Mateusz Maszczynski is a serving international flight attendant with experience…
Flight attendants at United Airlines have urged chief executive Scott Kirby to find another way to avoid re-furloughing thousands of employees at the end of March when a second federal payroll support program is set to expire.
In a recent memo, Kirby repeatedly said United’s share of a $15 billion federal bailout would only allow the airline to offer “temporary” employment for surplus staffers following the successful passing of a second Coronavirus stimulus bill.
In contrast, Southwest Airlines has taken a far more optimistic position on the bailout, saying the funds would keep the threat of furloughs at bay until the end of 2021 at the very earliest. If travel demand picks up through next year, chief executive Gary Kelly might be able to forget ever demanding concessions from employees.
The payroll support program is designed to keep aviation workers in paid employment and with access to healthcare benefits retrospectively from the beginning of December through to the end of March 2021. Kirby has signalled that he will abide by the very letter of the law but will not seek to stretch the funds out or pursue other ways to reduce furloughs.
United placed around 13,000 workers on involuntary furlough at the end of September when the first, much larger, round of payroll support ran out. The number of employees furloughed by the Chicago-based airline was second only to American Airlines which furloughed 19,000 workers.
“We don’t expect customer demand to change much between now and the end of the first quarter of 2021,” Kirby warned in the December 21st memo. “United has been realistic about our outlook throughout the crisis, and we’ve tried to give you an honest assessment every step of the way,” the memo continued.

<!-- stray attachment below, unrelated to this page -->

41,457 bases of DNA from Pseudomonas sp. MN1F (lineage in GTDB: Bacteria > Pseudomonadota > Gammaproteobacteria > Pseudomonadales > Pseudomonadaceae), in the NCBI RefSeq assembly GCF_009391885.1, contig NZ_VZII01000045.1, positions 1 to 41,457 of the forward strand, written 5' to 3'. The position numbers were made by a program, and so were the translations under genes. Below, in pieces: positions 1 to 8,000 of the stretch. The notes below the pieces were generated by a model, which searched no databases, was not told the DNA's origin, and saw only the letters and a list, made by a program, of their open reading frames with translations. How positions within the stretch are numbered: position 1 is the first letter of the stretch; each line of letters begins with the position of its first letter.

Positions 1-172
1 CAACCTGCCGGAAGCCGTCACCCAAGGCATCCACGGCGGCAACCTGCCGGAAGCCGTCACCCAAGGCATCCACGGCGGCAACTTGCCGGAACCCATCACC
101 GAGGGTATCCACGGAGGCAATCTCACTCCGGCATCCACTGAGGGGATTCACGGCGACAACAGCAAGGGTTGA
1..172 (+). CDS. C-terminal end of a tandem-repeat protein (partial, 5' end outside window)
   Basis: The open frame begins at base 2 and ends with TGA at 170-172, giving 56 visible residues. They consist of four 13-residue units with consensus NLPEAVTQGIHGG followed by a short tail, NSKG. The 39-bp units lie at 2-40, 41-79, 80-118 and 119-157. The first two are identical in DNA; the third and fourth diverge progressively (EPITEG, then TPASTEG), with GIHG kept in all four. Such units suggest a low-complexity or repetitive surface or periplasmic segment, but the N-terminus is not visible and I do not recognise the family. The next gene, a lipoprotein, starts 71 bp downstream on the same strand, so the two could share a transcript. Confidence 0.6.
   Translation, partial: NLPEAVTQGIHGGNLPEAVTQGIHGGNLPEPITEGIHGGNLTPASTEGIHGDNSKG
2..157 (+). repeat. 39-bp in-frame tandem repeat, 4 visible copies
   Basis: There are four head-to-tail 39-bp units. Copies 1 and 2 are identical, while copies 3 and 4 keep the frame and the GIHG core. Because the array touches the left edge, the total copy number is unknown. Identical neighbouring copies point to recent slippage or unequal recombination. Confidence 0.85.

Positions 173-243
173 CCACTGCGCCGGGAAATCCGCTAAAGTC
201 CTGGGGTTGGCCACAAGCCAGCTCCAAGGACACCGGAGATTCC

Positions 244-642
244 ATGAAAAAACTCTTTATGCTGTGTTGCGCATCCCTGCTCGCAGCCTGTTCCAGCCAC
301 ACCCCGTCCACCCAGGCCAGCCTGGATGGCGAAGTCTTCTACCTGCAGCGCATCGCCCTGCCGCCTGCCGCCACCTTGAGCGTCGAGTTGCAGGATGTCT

“The truth is, we just don’t see anything in the data that shows a huge difference in bookings over the next few months. That is why we expect the recall will be temporary.”
The Association of Flight Attendants (AFA-CWA) has reacted with dismay Kirby’s stance saying it was “amazed” by the stance he and his leadership had taken.
“Let’s start right off the bat by saying, we do not share management’s view that an involuntary furlough is necessarily inevitable,” a memo from the union told United’s flight attendants on Tuesday.
“Scott has a reputation as a “numbers guy” and he’s been very aggressive in his cuts and that “direction from the top” has filtered down through all departments at United,” the memo warned.
In the absence of additional payroll support that may, or may not be, proposed by the incoming Biden administration, United will likely furlough all 13,000 workers at the end of March. Despite the hope of multiple vaccines now being approved and rolled out around the world, it remains unclear when travel demand might rebound and to what extent.
But United’s flight attendant says the prospect of furlough shouldn’t be a foregone conclusion. “There are many more ways to achieve our mutual goals through cooperative efforts and we can avoid any relentless pursuit down a path of involuntary furlough,” the union pleaded.
Whether Kirby will hear those pleas or be able to act upon them, however, is far from clear.
Mateusz Maszczynski is a serving international flight attendant with experience at a major Middle East and European airline. Mateusz is passionate about the aviation industry and helping aspiring flight attendants achieve their dreams. Cabin crew recruitment can be tough, ultra-competitive and just a little bit confusing - Mateusz has been there and done that. He's got the low down on what really works.